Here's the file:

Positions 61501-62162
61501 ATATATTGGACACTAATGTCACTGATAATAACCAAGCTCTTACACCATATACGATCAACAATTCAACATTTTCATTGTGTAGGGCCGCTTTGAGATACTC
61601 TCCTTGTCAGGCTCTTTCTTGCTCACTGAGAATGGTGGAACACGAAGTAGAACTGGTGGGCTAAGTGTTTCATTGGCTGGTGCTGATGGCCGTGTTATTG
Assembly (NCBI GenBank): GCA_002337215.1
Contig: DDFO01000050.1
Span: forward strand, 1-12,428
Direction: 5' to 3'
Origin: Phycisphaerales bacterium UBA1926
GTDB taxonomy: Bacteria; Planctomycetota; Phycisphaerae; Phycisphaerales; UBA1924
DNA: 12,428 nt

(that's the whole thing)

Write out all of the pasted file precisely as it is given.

Positions 61501-62162
61501 ATATATTGGACACTAATGTCACTGATAATAACCAAGCTCTTACACCATATACGATCAACAATTCAACATTTTCATTGTGTAGGGCCGCTTTGAGATACTC
61601 TCCTTGTCAGGCTCTTTCTTGCTCACTGAGAATGGTGGAACACGAAGTAGAACTGGTGGGCTAAGTGTTTCATTGGCTGGTGCTGATGGCCGTGTTATTG
Assembly (NCBI GenBank): GCA_002337215.1
Contig: DDFO01000050.1
Span: forward strand, 1-12,428
Direction: 5' to 3'
Origin: Phycisphaerales bacterium UBA1926
GTDB taxonomy: Bacteria; Planctomycetota; Phycisphaerae; Phycisphaerales; UBA1924
DNA: 12,428 nt